Daaaaaaaamn! Check out the D5200 sensor!

Started Jan 24, 2013 | Discussions thread
bobn2 Forum Pro • Posts: 58,598
Re: Aptina?

Jack Hogan wrote:

dethis2 wrote: What this assumes is that the grey scale is linear with respect to photoelectrons collected. If at the top of that things are compressed, that is it takes more photons to produce the same grey level change (because the signal is in the region of the shoulder of the output transistor characteristic) then the apparent number of photoelectrons collected will be smaller than the actuals - which will cause the effect you observe.

How can we detect this non linearity ?

One way I am thinking of, is inspecting the histograms for the distribution of a well lit homogeneous area. Like the white patch of the Greyscale#14 at ephotozine's samples. It is about one stop lower than saturation.

Except that it's not that non-linearity we are after, I think. As you can see from the relative graph, the ISO100 curve is as well behaved as the others, so there is nothing there suggesting that as the exposure (time) is reduced the mean output raw values behave non-linearly, especially if we are observing the shot noise only portion in the middle of the curve (say .5-5% of full scale).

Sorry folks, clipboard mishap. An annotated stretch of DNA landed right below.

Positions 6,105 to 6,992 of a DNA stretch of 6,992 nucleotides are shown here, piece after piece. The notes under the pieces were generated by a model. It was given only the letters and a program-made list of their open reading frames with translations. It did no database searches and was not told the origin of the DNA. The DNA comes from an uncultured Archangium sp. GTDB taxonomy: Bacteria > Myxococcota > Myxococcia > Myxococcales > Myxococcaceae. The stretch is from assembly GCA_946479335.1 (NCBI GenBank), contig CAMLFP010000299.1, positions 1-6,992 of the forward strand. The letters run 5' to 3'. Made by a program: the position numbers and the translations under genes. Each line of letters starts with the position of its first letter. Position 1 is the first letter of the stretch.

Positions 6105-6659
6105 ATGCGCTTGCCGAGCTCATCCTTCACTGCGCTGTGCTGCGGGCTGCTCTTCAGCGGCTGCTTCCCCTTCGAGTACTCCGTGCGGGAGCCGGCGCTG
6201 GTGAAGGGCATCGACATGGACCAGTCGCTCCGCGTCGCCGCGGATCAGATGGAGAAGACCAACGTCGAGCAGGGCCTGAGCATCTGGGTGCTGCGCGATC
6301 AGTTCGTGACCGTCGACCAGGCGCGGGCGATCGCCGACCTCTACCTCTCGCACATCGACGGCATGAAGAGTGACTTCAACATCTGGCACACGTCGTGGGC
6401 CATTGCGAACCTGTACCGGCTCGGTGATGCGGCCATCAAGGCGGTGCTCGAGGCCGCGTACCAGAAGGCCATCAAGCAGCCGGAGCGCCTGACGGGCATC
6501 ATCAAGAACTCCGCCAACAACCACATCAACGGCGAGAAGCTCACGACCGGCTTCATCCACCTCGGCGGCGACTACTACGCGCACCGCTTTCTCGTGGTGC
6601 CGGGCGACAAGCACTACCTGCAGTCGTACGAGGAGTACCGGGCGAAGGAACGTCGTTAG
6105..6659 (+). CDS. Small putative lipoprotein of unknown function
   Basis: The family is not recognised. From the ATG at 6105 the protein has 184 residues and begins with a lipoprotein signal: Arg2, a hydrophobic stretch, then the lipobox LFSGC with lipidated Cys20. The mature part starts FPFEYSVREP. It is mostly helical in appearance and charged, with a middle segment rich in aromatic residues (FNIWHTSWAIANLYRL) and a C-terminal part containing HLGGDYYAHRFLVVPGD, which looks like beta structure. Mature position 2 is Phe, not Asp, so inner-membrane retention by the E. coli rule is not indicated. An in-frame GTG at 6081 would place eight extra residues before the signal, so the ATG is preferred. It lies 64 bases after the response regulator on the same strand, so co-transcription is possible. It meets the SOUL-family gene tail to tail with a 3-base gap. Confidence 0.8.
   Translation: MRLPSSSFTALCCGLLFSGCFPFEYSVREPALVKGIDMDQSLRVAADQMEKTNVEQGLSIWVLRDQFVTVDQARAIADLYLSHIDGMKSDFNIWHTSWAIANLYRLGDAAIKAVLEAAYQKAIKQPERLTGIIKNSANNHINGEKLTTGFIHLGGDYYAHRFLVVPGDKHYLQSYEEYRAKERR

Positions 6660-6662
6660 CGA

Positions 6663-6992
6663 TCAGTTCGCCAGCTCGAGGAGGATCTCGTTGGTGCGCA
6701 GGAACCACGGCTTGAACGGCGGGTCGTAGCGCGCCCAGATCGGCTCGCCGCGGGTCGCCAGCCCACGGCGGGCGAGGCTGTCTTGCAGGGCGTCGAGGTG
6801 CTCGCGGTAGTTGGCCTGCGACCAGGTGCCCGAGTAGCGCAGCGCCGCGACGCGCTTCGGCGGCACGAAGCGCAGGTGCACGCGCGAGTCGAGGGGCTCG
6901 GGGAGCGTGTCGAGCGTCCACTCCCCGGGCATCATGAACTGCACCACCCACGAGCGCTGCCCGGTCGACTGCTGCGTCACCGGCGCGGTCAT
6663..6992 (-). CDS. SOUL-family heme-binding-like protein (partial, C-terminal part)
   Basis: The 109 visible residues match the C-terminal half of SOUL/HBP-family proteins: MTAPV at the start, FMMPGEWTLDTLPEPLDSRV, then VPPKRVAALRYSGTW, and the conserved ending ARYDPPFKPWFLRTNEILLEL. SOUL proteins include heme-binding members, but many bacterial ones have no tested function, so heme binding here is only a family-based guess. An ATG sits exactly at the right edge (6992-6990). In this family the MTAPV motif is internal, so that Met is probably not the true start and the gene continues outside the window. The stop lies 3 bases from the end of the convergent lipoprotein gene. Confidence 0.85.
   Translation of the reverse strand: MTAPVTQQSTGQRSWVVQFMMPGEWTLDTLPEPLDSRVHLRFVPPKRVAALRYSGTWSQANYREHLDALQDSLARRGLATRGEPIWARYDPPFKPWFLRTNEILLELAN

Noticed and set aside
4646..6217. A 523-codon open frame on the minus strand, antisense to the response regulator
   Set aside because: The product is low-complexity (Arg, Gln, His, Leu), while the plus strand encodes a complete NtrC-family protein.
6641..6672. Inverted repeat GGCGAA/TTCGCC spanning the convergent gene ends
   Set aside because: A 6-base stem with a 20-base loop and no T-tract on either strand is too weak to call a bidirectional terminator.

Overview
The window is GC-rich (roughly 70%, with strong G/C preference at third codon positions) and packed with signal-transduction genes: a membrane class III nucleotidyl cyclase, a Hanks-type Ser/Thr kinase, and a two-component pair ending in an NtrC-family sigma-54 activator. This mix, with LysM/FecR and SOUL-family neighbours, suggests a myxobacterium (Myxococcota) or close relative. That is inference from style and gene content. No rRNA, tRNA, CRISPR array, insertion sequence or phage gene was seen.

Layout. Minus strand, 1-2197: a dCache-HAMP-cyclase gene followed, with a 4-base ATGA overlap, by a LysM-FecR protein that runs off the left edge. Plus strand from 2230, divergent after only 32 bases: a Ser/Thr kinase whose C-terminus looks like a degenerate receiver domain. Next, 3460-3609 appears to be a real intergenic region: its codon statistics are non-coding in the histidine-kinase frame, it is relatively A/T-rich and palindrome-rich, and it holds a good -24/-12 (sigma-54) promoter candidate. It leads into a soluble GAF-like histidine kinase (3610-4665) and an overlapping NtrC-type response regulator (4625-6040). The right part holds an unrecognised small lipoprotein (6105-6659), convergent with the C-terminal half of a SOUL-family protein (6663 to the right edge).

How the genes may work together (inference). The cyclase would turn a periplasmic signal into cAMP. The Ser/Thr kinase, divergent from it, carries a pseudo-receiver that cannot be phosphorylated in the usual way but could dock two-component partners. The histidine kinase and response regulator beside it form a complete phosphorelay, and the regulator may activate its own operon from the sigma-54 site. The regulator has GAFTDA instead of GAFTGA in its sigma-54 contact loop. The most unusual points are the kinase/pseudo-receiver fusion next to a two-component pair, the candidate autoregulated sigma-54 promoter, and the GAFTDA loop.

Well, the curve fit extracts the well behavedness of that curve, and gets the anomalous results.

I believe the answer lies in a different unity gain being applied at ISO100 vs the rest , resulting in a different G in Bob's formula: take a look at the 'relative gain' in my table to see what I mean. Viewed from the point of view of the raw data, the sensitivity of the sensor has changed differently than expected at ISO100.

I'm not sure what you mean by 'unity gain' - the gain is the gain. The only reason that I can think for the anomaly is that what should be linear gain (a single multiplier term G) has become a non linear gain ( f(G)) introducing effectively another term in the equation. This is what would be expected given the electronics, and behaviour of a MOSFET near saturation, and also seems to fit what is observed.

What I do not understand is why this isn't being picked up in DxO's supposedly accurate Sensitivity (Ssat) measurements. Steen Bay has reasonably suggested that Ssat is not really 69. Iliah also seems to think so. If it walks like a duck, quacks like a duck...?

Remember that the non-linearity I am talking about would only manifest itself at the top end of the scale, near to saturation level, you wouldn't see it anywhere else. Remember also that DxOmark's curves are themselves fitted to their measured data, so if the 100% saturation was off it might be flattened.

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